The in-development Starship rocket is key to SpaceX’s future plans, from lunar missions to Mars colonization. Elon Musk’s spaceflight company has been open with its Starship testing, even with the results haven’t been flattering. In the most recent test, the Starship SN11 reached an altitude of about eight kilometers, and then something went wrong. We don’t know exactly what happened yet, but the vessel came down in pieces. Musk quipped on Twitter that at least the crater was in the right place. Say what you will about Elon Musk, he’s pretty unflappable, even when his most ambitious aerospace project struggles to get off the ground.
The Starship is being developed with reusability in mind like the Falcon 9. SpaceX envisions a fleet of reusable Starships that can take off, land, and then fly again after refueling. While it shares this property with the Falcon 9, the two devices don’t share hardware. The Starship is larger, made of different materials, and has new engines.
SpaceX has thus far only succeeded in landing the rocket after a low altitude test. In the last flight, featuring SN10, the rocket flew high into the atmosphere, and then landed on the launch pad. It looked like everything would work out, but damage to the fuel system from the harder-than-expected landing led to an explosion several minutes later. The new SN11 flight looks like a step backward as it didn’t even reach the ground in one piece.
Looks like engine 2 had issues on ascent & didn’t reach operating chamber pressure during landing burn, but, in theory, it wasn’t needed.
Something significant happened shortly after landing burn start. Should know what it was once we can examine the bits later today.
The final image from the Starship (see above) live stream featured one of the craft’s three Raptor engines reigniting for the descent sequence. Contact with the vehicle was lost moments later. Musk said following the incident that the issue appeared to be with the number 2 engine, which didn’t reach operating pressure, but it shouldn’t have been needed to get the rocket on the ground safely. Something else, possibly related to the engine, occurred after the landing burn was supposed to start. However, SpaceX can’t begin to piece together the specifics until it can examine the debris later today.
This failed test is one more potential setback for SpaceX’s aggressive timeline. Musk has said he hopes to fly a group of passengers, including Japanese billionaire Yusaku Maezawa, around the moon and back in 2023. He’s also pushed the idea that Starships could begin transporting Mars colonists in less than a decade, a timeline that most scientists consider unreasonable. Musk might not have a chance to convince everyone his vision is possible if the rocket doesn’t stop exploding.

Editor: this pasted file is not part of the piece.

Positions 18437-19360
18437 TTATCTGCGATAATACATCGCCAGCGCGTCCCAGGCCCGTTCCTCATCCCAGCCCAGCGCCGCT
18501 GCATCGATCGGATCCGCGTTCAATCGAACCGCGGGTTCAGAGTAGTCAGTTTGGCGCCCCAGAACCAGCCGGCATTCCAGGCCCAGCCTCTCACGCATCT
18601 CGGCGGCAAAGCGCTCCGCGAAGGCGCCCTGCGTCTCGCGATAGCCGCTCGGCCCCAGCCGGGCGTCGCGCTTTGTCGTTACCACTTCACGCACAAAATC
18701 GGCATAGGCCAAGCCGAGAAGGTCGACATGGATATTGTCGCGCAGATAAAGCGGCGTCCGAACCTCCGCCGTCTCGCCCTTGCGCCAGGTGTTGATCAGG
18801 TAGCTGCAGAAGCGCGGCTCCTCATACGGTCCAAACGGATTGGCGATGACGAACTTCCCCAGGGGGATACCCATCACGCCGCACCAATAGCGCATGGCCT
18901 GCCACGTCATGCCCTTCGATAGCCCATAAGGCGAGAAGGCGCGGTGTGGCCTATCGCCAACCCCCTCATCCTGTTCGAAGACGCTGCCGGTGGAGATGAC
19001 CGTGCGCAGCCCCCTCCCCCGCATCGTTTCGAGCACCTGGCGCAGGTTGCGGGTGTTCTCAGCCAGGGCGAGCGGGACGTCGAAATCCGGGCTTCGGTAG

SpaceX aims to send its upcoming Starship rocket to the moon, Mars, and beyond, but it’s a long way from those exotic destinations right now. The company’s long-awaited high-altitude test was scrubbed at literally the last second yesterday. SpaceX says the cancellation was due to abnormal readings from one of the rocket’s three Raptor engines. There are more potential launch windows coming up, but it’s unclear what went wrong and how long it’ll take to fix.
SpaceX has gone through several prototype versions of the steel rocket once known as the Big Falcon Rocket. The renamed Starship currently exists as the SN8 (serial number 8), a vessel that previously aced a static fire test last month. Previous versions of the rocket have managed low-altitude flights before setting down on the launchpad, but the SN8 is set to be the first to rise to about 50,000 feet during its test flight.
CEO Elon Musk expressed great confidence in the latest Starship prototype after the static fire test, noting that the company would attempt the test flight in a matter of days. When the time came yesterday (December 8th), the launch countdown was automatically aborted with about a second left. The error was apparently with one of the vessel’s three Raptor engines — the SN8 is the first version of the Starship with more than a single engine. The final version will have six Raptor engines.